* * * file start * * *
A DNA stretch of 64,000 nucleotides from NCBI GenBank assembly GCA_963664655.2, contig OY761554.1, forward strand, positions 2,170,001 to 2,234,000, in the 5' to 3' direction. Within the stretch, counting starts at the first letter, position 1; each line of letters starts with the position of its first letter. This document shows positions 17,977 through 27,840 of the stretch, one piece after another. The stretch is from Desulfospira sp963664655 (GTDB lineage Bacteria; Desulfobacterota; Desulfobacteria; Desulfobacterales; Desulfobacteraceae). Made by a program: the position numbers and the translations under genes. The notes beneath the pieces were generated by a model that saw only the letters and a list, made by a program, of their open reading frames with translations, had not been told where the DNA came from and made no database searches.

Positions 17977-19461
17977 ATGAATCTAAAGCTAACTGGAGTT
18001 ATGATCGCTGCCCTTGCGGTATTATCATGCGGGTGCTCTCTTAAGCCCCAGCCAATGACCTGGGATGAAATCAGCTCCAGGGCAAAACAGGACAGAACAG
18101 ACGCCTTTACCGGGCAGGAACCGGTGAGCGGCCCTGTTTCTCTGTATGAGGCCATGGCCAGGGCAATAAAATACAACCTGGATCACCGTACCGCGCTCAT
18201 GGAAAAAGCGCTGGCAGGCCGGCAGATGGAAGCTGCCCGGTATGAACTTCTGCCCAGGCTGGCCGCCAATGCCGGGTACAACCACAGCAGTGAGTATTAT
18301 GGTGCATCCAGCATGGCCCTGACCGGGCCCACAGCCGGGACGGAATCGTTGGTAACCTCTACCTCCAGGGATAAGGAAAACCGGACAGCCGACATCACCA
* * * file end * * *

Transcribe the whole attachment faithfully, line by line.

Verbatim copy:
A DNA stretch of 64,000 nucleotides from NCBI GenBank assembly GCA_963664655.2, contig OY761554.1, forward strand, positions 2,170,001 to 2,234,000, in the 5' to 3' direction. Within the stretch, counting starts at the first letter, position 1; each line of letters starts with the position of its first letter. This document shows positions 17,977 through 27,840 of the stretch, one piece after another. The stretch is from Desulfospira sp963664655 (GTDB lineage Bacteria; Desulfobacterota; Desulfobacteria; Desulfobacterales; Desulfobacteraceae). Made by a program: the position numbers and the translations under genes. The notes beneath the pieces were generated by a model that saw only the letters and a list, made by a program, of their open reading frames with translations, had not been told where the DNA came from and made no database searches.

Positions 17977-19461
17977 ATGAATCTAAAGCTAACTGGAGTT
18001 ATGATCGCTGCCCTTGCGGTATTATCATGCGGGTGCTCTCTTAAGCCCCAGCCAATGACCTGGGATGAAATCAGCTCCAGGGCAAAACAGGACAGAACAG
18101 ACGCCTTTACCGGGCAGGAACCGGTGAGCGGCCCTGTTTCTCTGTATGAGGCCATGGCCAGGGCAATAAAATACAACCTGGATCACCGTACCGCGCTCAT
18201 GGAAAAAGCGCTGGCAGGCCGGCAGATGGAAGCTGCCCGGTATGAACTTCTGCCCAGGCTGGCCGCCAATGCCGGGTACAACCACAGCAGTGAGTATTAT
18301 GGTGCATCCAGCATGGCCCTGACCGGGCCCACAGCCGGGACGGAATCGTTGGTAACCTCTACCTCCAGGGATAAGGAAAACCGGACAGCCGACATCACCA